Intercultural Communication and Negotiation in Indochina (Cambodia, Laos, and Vietnam)

Custom Student Mr. Teacher ENG 1001-04 12 April 2016

Intercultural Communication and Negotiation in Indochina (Cambodia, Laos, and Vietnam)

Under this chapter, explores three main sub-topic which is firstly is barriers to effective communication, secondly is approaches to successful international negotiations, and thirdly is being culturally intelligent in Indochina. The discussion of differences in communicative goals in an intercultural negotiation setting. Every country have their own cultural whether Cambodia, Laos, and Vietnam in communication also negotiation. The processes by which they do so are different, and this difference makes it hard and face some difficulties in process of communication and to conclude an agreement which is, of course, the big differences in the process of intercultural communication and negotiation are reflected in the differences in communication goals that are follow by parties that involved. CONTENT

Barriers to Affective Communication
As kineberg (1965) highlight that “we find that culture differ widely from one another in the amount of emotional expression which is permitted. According to Klopf and Park (1982), the ways people communicate and interact, their language patterns, nonverbal (communication without use of spoken language, and transfer of meaning through means such as body language and use of physical space) models all are determined by culture.

Figure 1: Intercultural communication model (Source: Samovar and Porter, 1997)

As we seen at the figure, cross-cultural communication theory begins with the assumptions of cultural variations. These differences act as barriers to communication. The differences exist and knowing the potential effects on communication, the communicator will be more sensitive to the fact and adapt such differences. Here means, that communicators have to understand each other. Culture bound verbal and non verbal communication is non-verbal codes contain of body movements, facial expression, chronemics (time), proxemics (space), gestures, and Para language. Verbal communication displays non-verbal signs through emotion and speaking style as well as intonation, rhythm and others. CAMBODIA

Cambodia is a collective society which means individuals take second place to the group whether this is the family, neighborhood or company. In such societies, etiquette and protocol guidelines are used to maintain a sense of common harmony, for example subtle communication style are employed in order to minimize the chances of causing offense to others. The concept of face ties in with this collective outlook. Protecting both one’s own and other’s face extremely important. Face can roughly be translated as a combination of honor, dignity and public reputation that is attributed to a person. face can be lost, given accrued. Need to aware of the mechanics of face to ensure they do not cause anyone to lose face as a result of unintentional actions. Face is lost when someone is criticized, embarrassed or exposed in public, it can be given by complimenting someone publicly for example for their business acumen or hospitality.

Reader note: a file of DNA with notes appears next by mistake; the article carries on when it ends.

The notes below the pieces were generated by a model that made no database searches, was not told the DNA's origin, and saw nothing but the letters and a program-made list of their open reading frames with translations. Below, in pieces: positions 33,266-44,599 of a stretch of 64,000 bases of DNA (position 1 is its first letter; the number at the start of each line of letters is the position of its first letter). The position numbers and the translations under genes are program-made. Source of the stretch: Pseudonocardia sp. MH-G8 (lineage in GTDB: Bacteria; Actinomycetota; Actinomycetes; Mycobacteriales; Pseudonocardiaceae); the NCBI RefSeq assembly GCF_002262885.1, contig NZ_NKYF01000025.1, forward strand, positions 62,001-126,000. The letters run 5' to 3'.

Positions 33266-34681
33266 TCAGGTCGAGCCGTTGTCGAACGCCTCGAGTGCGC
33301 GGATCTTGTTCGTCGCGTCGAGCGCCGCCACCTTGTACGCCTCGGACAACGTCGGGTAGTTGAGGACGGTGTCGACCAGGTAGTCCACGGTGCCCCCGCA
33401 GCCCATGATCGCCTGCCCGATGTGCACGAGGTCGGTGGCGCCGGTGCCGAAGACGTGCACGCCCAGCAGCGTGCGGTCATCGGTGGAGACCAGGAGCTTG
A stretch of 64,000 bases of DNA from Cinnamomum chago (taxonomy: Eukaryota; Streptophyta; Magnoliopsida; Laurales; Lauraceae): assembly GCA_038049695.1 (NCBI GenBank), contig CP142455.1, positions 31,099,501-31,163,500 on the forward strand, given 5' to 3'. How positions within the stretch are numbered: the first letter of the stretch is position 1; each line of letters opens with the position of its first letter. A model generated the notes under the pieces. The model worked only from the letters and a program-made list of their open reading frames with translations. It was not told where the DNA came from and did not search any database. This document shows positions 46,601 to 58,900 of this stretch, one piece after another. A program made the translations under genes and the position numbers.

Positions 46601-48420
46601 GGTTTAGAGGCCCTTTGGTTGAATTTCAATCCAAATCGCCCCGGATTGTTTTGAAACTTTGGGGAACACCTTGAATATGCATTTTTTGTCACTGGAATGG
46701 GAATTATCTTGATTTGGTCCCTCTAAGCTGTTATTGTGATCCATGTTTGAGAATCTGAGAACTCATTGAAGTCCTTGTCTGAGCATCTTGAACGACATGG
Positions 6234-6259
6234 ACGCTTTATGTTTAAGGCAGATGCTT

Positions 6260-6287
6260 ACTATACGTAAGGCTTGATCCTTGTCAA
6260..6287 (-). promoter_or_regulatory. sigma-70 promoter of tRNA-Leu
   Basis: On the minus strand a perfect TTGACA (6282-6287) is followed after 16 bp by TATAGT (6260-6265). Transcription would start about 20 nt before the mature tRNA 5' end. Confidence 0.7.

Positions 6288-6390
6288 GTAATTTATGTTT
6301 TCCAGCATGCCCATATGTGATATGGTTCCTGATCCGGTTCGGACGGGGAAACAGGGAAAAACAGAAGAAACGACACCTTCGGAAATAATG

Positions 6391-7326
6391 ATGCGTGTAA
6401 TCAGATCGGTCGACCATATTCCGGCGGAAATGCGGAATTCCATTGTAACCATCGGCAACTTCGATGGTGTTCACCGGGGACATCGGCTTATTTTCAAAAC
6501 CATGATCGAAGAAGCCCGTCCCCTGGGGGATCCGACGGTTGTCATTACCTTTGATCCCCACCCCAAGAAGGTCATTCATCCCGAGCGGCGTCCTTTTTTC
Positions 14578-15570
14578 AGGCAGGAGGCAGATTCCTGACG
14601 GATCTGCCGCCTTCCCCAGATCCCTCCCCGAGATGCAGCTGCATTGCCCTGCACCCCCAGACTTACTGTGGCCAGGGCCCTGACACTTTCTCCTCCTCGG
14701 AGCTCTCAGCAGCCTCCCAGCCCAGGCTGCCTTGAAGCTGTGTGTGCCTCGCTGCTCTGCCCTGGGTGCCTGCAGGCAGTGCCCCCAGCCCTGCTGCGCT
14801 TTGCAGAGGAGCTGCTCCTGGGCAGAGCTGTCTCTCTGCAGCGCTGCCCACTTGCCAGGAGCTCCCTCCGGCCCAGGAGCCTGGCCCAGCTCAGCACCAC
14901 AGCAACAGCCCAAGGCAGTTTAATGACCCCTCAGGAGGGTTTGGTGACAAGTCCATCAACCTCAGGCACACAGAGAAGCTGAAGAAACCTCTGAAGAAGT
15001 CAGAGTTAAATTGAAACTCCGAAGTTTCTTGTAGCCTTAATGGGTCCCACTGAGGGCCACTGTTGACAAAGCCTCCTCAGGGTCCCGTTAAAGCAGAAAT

Laos style in cultural of communication is they really highlight the importance of greetings and the rule surrounding the “wa”. They practice unspoken and implicit communication. Communication with people in Laos also need to caution, patient and humality. Laos also to emphasize social standards such as gift, business card, and dress code. And in communication process, you have to watch sensitive subject like politics, history and religion. And lastly, in Laos, it is rude for strangers to touch upon the head of the children where as in western countries it is way of showing affection. VIETNAM

In Vietnam communication intercultural styles is personal relationship are required for successful business relationship. The initial meeting is viewed as an introductory meeting where you get to know one another. You should wait for your Vietnamese counterpart to raise the business subject. Many meetings are conducted in Vietnamese and to ensure you avoid any potential cross cultural miscommunications you will need a translator. Vietnamese put a higher value on keeping one’s word than on contracts. Never commit yourself verbally unless you are prepared to stand by your word. Communication and negotiations move at a slow and pace and patience will be necessary cross cultural attribute. It is important to speak to all stakeholders, which often includes government officials. When recommending a proposal, it is a good idea to offer several ways the other party could structure the deal. Vietnamese like to consider options. Vietnamese are skilled negotiators.

Approaches to Successful International Negotiations
In international negotiation, cultural preparation to understand different worlds is central to successful strategy and tactics. One theoretical model which may be useful for preparation before do the negotiation set out by Richard D.Lewis in his book “When Cultures Collide.” He divided cultures into three main categories as follows. Many cultures are a mix, but tend to dominate in one or two categories:

The relative positions of cultures can be roughly arranged in a triangle, as a guide to which negotiation approaches may work best: